One year and one week ago Bismarck State College basketball coach Jim Jeske’s life changed forever.

“So a year ago December 1st I was diagnosed with lung cancer,” Jeske explained.

What Jeske thought was a common cold with a tough cough turned into a doctor’s visit that turned the 54-year old coach’s world upside down, stage four cancer.

“Being the coach that I am and that I want to be, I said ‘Hey we’ve got to do something we can’t just sit here,'” Jeske said. “When we started the treatment I think that was a little bit of a relief for me knowing that we’re on our way to trying to beat this and trying to have full recovery.”

As the youngest of six kids Jeske says telling his older siblings was one of the hardest moves, but he decided to keep the news from his team as he continued to coach. The decision to stay on the court is part of what keeps him motivated.

“I’ll be honest with you, without that competitive piece I think you could find yourself going home doing a lot of things, a lot of wondering and a lot of things,” Jeske said. “I know that on the road to recovery you have to continue to battle. I mean I love coaching, and I had an opportunity and I wanted to see it through.”

Jeske has since opened up, using his experience to guide his team on the good days and the bad.

“I marvel at it,” BSC assistant coach Doug Swenson said. “The strength that it takes to do that is… I’m not quite sure I understand it or a lot of us would. He’s got a toughness to him that has really shown through.”

“He comes everyday puts in work, and we owe him for us to give our all at this point,” sophomore guard Garrick Baines said. “If he doesn’t give up there’s no reason we should give up.”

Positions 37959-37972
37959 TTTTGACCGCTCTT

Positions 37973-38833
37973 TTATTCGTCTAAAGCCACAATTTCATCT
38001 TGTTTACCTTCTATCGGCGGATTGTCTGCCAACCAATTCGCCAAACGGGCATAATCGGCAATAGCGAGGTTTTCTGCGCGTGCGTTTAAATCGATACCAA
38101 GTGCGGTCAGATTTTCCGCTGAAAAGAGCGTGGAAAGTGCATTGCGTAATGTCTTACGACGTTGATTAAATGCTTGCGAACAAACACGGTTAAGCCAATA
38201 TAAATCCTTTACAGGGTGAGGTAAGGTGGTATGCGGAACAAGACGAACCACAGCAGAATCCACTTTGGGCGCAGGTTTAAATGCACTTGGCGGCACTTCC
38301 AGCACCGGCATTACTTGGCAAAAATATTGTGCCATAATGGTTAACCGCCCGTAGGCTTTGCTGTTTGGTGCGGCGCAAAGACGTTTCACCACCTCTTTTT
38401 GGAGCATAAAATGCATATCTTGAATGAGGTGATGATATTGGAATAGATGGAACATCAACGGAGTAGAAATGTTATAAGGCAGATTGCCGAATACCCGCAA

The fight has become more than just Jeske’s. It’s something other coaches and all of the BSC athletes have taken on as a team, and Jeske is using his platform to spread a message using just one word.

“You know I just try to live life with gratitude,” Jeske said. “More than just a thank you. That whole heartfelt you’re in this thing, they’re in it together, we’re in it to win it. I think just being grateful everyday for what people do and what you are able to do.”

Jeske has embraced a new passion for bringing awareness to the disease that changed his life. One that claims more lives every year than colon, breast and prostate cancers combined. Jeske started his mission this year by carrying out the idea of a white out game for lung cancer awareness.

“Just the whole game perspective for me was, ‘Hey, it’s November. We’re going to do something, because I’m passionate about it and we want to bring awareness,'” Jeske said.

He’s bringing awareness to a battle that belongs to more than just himself. A fight that he’ll continue with his team by his side.

“The ups and downs in life, they’re going to be there everyday,” Jeske explained. “If I can show them and just be a model for them, like, hey I’ve got some really crappy days, but I’m here. Just like they may have some crappy days and they’re here. Part of that for me is just showing up and modeling and just trying to do the best I can.”

Jeske now has a break from chemotherapy for three months. before he has another CT scan, but he says so far his body has responded to treatment well, and he feels good about where he’s at.